To mark its 60th anniversary, Narcotics Anonymous is holding an international gathering in Philadelphia this week. More than 20,000 people in recovery from drug addiction are expected to come from all over the world to attend.
The Philadelphia gathering, a celebration of recovery and sobriety for the attendants, will feature meetings, speeches and forums on different issues.
Over its six decades, NA has grown exponentially, says executive director Anthony Edmondson. It now publishes materials in more than 30 languages, but the simple message of recovery through following a 12-step plan and attending meetings hasn’t changed since its founding in California ion 1953.
The organization remains nonpolitical, and does not pursue advocacy.
“There are people who expect us at times to act as public advocates, or to have opinions on things,” said Edmondson. “The simplicity of our program is the fact that we don’t. We don’t have opinions on any issue, outside of making this message available to addicts suffering from addiction.”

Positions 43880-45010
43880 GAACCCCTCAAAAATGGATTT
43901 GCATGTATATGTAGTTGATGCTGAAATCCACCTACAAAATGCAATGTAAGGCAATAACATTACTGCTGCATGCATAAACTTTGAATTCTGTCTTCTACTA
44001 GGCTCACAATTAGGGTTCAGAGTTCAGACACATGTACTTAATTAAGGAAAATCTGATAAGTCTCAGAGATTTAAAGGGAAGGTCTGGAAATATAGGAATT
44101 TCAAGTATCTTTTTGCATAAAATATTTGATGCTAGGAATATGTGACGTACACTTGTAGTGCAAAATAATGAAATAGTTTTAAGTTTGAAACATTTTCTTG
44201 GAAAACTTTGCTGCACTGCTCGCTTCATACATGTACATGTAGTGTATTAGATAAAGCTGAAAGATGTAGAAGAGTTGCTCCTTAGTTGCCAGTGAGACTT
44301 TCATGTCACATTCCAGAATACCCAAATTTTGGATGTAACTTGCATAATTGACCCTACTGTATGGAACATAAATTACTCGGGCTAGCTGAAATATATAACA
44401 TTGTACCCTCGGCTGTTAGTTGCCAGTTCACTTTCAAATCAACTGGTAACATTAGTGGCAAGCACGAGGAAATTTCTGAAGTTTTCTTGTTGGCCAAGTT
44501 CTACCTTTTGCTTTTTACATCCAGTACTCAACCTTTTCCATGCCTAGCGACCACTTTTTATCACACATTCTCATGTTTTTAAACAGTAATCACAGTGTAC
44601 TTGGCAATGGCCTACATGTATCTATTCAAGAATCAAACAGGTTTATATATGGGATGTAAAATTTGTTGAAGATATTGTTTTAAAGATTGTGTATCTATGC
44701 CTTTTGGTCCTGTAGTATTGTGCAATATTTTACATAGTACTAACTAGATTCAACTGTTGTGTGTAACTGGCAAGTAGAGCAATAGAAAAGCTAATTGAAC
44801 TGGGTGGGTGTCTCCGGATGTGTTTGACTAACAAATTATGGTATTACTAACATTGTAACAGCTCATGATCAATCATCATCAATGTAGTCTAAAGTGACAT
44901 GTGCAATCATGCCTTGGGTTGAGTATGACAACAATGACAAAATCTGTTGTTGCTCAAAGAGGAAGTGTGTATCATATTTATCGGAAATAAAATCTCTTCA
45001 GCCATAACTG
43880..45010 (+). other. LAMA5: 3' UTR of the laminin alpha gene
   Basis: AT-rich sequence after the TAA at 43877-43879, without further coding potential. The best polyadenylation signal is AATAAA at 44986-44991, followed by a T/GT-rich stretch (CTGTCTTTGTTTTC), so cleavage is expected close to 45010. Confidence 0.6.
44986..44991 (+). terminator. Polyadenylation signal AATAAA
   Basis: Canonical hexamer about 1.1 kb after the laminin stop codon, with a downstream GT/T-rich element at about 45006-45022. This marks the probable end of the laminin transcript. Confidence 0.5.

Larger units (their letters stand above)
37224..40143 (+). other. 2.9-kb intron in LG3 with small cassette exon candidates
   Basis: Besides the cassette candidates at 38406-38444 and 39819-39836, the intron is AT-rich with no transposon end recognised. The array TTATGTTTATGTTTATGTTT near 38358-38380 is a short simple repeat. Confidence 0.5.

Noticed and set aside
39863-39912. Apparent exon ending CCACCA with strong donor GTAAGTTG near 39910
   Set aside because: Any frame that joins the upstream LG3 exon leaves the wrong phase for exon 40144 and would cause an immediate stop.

The group’s core tenet of anonymity remains vital to its mission, Edmondson says, because it provides an atmosphere of safety.
Jane Nickels of Narcotics Anonymous says maintaining that principle at large gatherings can be challenging in the age of social media.
“We don’t encourage it, and we can’t control it. And we know many members who are on Facebook, and then they break somebody else’s anonymity,” she said. “And they may write us on how to handle it because I didn’t want me all over.”
The gathering lasts through the weekend.